IMG_6632  IMG_6635  IMG_6660IMG_6646  IMG_6649  IMG_6648 IMG_6650  IMG_6669 IMG_6759According to their website, Stephansdom is the number one attraction in the city and attracts just under 3 million people every year. It is clearly the star church in the city and is something that can be seen from most places within central Vienna. I really wanted to take an English tour of the church, since after a certain point European churches all tend to blur together, but the only English tour the church offered was an English audioguide that only addressed the inside of the church. My dad and I decided to pass on this in favor of buying all inclusive tickets. These tickets gave us access to the South Tower, North Tower, church, catacombs, and treasury (which was closed for the day).

We quickly wandered through the main cathedral before heading to the North Tower. The thing that struck me the most about the interior was the almost complete lack of stain glass windows. My initial guess was that the church had been bombed. Sure enough, we spotted some pictures of the church and the work that had to be done on it after World War II. We could see that the roof had completely collapsed so it was hardly a surprise that the windows hadn’t lasted either.

IMG_6641  IMG_6642  IMG_6645Afterwards, we made our way to the North Tower. Thankfully the tower had an elevator that we could ride up. Once at the top it provided us with a truly wonderful view of Vienna and the church’s unique roof.

IMG_6683  IMG_6701  IMG_6711IMG_6714  IMG_6688  IMG_6716After that we made our way down to the catacombs. Unfortunately you aren’t allowed to take pictures there so you’ll have to either use Google or your imagination. The catacombs contain some Hapsburg remains and those of senior clergy and cardinals, but they weren’t solely reserved for the upper class. Mass burials occurred in the catacombs, especially when it came to burying victims of the Black Death, and you can still see the bones in the pits that they used for these burials. Additionally, prisoners were once forced to clean and stack some of the bones in the catacombs so there are literally hundreds of bones on display underneath the church.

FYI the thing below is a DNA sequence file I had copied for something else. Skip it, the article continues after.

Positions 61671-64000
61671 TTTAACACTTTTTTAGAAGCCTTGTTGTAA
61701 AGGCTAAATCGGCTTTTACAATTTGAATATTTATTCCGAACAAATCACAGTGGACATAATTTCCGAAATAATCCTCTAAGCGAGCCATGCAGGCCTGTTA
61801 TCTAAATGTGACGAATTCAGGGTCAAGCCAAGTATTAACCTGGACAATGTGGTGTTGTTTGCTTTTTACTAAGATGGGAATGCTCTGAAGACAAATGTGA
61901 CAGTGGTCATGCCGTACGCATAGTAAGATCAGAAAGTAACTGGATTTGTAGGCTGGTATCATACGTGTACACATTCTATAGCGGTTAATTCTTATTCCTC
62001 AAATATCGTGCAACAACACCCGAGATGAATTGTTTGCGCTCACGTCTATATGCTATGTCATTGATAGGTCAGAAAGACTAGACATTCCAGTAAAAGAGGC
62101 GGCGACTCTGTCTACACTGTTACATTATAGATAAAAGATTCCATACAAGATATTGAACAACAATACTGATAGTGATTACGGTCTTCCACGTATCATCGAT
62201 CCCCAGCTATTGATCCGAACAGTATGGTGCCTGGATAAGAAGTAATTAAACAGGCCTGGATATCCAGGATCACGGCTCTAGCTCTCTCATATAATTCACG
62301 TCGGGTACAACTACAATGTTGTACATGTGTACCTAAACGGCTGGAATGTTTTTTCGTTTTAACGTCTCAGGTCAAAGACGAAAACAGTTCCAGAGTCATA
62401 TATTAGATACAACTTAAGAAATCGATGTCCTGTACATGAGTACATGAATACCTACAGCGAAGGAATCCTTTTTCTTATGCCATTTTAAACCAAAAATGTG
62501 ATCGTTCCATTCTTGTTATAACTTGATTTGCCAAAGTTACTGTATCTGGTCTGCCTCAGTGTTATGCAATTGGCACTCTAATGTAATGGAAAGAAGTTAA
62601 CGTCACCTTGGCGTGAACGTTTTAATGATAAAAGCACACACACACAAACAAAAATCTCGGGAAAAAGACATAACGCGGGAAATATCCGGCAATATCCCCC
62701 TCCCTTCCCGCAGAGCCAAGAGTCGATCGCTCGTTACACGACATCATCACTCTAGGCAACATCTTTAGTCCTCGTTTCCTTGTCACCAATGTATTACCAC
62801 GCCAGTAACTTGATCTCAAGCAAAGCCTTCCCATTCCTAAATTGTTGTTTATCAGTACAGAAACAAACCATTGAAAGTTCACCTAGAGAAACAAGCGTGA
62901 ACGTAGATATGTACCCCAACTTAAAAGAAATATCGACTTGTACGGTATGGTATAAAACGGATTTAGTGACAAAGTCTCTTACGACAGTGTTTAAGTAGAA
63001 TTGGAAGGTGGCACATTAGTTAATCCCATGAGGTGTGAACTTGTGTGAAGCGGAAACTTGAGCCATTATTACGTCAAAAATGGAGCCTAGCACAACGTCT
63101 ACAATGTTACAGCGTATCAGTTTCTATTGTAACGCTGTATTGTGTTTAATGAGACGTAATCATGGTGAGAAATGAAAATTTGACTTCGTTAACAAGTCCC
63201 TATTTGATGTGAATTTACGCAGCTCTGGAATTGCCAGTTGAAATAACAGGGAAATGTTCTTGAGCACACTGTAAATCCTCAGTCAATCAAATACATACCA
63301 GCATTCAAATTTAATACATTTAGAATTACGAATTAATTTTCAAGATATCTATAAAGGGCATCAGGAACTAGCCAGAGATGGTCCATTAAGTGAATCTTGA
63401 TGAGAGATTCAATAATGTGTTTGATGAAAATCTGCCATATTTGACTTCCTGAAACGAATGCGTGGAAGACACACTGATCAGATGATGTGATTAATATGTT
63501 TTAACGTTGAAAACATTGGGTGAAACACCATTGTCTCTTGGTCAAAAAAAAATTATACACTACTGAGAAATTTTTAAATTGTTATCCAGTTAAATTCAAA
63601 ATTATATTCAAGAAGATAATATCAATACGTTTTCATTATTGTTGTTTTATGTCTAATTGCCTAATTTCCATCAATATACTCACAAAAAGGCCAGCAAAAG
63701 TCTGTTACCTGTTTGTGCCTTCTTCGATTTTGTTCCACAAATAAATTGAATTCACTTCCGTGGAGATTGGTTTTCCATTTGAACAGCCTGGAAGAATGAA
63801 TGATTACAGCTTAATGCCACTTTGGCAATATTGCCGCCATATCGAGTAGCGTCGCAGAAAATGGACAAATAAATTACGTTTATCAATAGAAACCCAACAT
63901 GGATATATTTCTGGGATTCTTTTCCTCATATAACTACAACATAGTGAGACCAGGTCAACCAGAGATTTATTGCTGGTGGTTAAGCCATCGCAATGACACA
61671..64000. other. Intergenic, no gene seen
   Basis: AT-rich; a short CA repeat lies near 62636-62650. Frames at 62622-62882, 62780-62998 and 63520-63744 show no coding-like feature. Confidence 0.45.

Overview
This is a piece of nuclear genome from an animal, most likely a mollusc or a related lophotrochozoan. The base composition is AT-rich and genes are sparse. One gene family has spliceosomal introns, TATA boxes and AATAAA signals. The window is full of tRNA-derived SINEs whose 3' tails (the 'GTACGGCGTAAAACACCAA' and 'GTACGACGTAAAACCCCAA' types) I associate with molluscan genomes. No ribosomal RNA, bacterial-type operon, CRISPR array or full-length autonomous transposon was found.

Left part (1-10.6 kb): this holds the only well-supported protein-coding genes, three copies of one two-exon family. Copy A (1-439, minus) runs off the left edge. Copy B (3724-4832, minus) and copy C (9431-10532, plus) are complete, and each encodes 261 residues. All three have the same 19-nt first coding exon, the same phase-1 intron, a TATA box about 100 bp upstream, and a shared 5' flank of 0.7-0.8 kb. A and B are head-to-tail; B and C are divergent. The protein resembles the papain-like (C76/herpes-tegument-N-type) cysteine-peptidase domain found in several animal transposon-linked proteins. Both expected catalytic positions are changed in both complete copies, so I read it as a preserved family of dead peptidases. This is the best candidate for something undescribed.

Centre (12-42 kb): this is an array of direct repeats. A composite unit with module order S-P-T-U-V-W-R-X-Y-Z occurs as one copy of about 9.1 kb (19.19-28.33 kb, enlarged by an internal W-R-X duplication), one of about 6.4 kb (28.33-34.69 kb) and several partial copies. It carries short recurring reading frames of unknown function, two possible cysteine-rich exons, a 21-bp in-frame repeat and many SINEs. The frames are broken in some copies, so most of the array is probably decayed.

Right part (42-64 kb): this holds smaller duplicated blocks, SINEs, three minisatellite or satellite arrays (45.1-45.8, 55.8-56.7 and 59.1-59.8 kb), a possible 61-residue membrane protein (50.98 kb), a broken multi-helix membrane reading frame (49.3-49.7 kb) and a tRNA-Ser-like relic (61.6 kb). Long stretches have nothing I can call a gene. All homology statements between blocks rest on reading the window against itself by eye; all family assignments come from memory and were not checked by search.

Once we had finished there, we made our way to the South Tower. You can’t actually get to the very top of the South Tower, but you can get to about the halfway point (67 meters up). Once you climb the requisite 343 steps you get an even better view of Vienna than at the North Tower. Because there are so many steps however they do tell you that you shouldn’t drink beforehand. So no glühwein (mulled wine) for us.

IMG_6768  IMG_6770  IMG_6788IMG_6780  IMG_6783  IMG_6786When we finished, we stopped for coffee and lunch at the famous café Demel and then crossed the city to go to the Prater Ferris Wheel. Now for those of you who are:

  • From my parent’s generation
  • Into old movies
  • Watched post-World War II movies for class

you may recognize the ferris wheel from The Third Man. I of course recognized the ferris wheel from James Bond but sooner or later hazy memories from the class “The European Postwar: Literature, Film, Politics” reminded me that I had also watched The Third Man my senior year in college. Clearly I considered pursuing all things James Bond related (allegedly for my senior thesis) more interesting that paying attention to my postwar class. Oh well.

Because we went to the ferris wheel on Christmas Eve, the amusement park that houses it was pretty deserted (in fact it was very similar to the ferris wheel scene in the Third Man), but that also meant that the lines were short. Without too much of a delay my Dad and I were able to get on board and enjoy the view from the top.

IMG_6826  IMG_6845  IMG_6849IMG_6867  IMG_6869  IMG_6878IMG_6919  IMG_6928  IMG_6920The ferris wheel only takes about 20 minutes so before we knew it we were back on the ground. While things had been open towards the beginning of the day, things started closing soon after we got off the ferris wheel. Our attempts to go to the Bank Austria Kunstforum Wien and the Hofburg Palace were in vain so we ended up settling with the Christmas market in the Museum Quarter and drinking Christmas punch. I decided to try something that roughly translated to “Mozart’s punch,” and I have to say that if Mozart was drinking that I have no idea how he managed to get anything done since it had a very generous amount of alcohol poured in.

IMG_6957  IMG_6950  IMG_6966Everything more or less shut down at 3 pm, so after that my Dad and I just relaxed around the hotel until our Christmas dinner reservations. Thanks to a random recommendation from Travel and Leisure we decided to try our luck at a restaurant called At Eight. Even though the restaurant started out pretty sparsely populated, it filled up towards 7 pm and for good reason. The food was some of the best that I’ve ever had. Not a bad way to spend Christmas Eve at all.